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Reality check: Feds vs. business

By Howard Kurtz
Washington Post Staff Writer
Tuesday, June 22, 2010; 9:35 AM

It's time to move beyond Joe Barton's political face-plant.

Yes, it was quite amusing to watch the congressman's righteous indignation, prompted by the Obama administration's awful mistreatment of BP, fade when his own party leaders engaged in the very act of which he had accused the president: extortion. Suddenly, to hang onto his committee seat, Barton was very sorry that anyone had the impression he believed the oil giant had been unfairly pressured into providing $20 billion for the Gulf oil spill's victims.

But the Texas Republican wasn't going off on a half-crazed tangent. He was giving voice to a philosophy embraced by a sizable faction of the conservative movement and the Gingrich wing of the GOP: Activist government is strangling business. (Newt also said the Obamaites were extorting BP.)

In recent generations, there has rarely been a more vivid example for the opposing camp than the murky oil washing up on beaches and marches, thanks to a permit that should never have been issued.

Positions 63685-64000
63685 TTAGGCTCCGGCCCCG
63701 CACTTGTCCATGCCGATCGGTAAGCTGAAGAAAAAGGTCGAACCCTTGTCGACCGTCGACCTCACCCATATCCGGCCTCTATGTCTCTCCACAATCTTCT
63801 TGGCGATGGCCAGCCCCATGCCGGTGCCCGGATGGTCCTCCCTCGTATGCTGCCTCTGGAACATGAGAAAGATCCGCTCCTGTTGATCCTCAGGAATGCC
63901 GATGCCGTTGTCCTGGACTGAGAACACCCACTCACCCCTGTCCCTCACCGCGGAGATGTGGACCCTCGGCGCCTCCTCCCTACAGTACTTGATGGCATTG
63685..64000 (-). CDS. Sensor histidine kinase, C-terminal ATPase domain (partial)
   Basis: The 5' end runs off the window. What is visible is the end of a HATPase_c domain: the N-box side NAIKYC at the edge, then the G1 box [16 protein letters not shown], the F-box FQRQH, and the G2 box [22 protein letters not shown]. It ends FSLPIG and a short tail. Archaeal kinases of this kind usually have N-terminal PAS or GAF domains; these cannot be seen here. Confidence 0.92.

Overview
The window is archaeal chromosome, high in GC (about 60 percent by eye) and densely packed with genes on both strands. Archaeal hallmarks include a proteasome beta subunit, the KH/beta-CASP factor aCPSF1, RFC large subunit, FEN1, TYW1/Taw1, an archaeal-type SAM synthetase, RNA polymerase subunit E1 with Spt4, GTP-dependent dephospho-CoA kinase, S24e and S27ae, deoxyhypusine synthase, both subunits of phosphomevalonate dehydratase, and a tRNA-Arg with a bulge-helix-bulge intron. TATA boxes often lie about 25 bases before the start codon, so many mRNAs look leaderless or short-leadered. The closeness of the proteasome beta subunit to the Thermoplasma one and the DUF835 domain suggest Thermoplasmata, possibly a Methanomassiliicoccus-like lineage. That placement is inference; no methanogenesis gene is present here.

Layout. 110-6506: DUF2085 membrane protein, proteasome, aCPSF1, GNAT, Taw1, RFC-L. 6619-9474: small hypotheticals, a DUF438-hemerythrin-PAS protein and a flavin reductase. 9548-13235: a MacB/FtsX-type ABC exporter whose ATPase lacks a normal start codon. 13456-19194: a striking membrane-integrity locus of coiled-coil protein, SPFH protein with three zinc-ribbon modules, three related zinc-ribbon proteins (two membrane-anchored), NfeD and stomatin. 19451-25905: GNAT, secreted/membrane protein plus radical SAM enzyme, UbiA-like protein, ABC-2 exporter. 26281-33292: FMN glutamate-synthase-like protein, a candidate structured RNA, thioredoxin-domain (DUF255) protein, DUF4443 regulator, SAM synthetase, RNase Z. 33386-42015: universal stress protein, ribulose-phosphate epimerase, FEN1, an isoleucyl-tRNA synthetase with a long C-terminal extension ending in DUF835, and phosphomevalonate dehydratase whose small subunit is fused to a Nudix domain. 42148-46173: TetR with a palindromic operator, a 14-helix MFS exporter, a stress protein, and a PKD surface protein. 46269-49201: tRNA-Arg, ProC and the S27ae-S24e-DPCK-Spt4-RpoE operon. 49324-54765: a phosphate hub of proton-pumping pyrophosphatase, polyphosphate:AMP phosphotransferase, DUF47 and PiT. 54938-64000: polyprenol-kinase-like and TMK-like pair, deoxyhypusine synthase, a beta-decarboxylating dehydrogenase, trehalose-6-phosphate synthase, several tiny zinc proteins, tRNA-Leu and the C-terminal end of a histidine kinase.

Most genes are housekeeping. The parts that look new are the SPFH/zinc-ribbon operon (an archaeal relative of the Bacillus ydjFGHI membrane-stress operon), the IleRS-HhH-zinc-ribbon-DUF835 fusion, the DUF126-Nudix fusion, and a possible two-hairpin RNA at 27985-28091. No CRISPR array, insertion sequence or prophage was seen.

For 35 years, proponents of federal regulation have been on the defensive. Few remember it now, but Jimmy Carter pushed for deregulation, most notably of the airline industry. Ronald Reagan told us government was the problem, not the solution. Bill Clinton was more of an activist-government type, but he also presided over the loosening of banking restrictions that helped produce the Wall Street meltdown. George W. Bush also thought government's hand was too heavy, which gave us an SEC that dozed through the Madoff scandal, a FEMA that was out to sea during Hurricane Katrina and an MMS that allowed oil companies to write their own inspection reports.

Of course, too much government regulation can strangle businesses, kill jobs and boost prices. The trick is finding the right balance.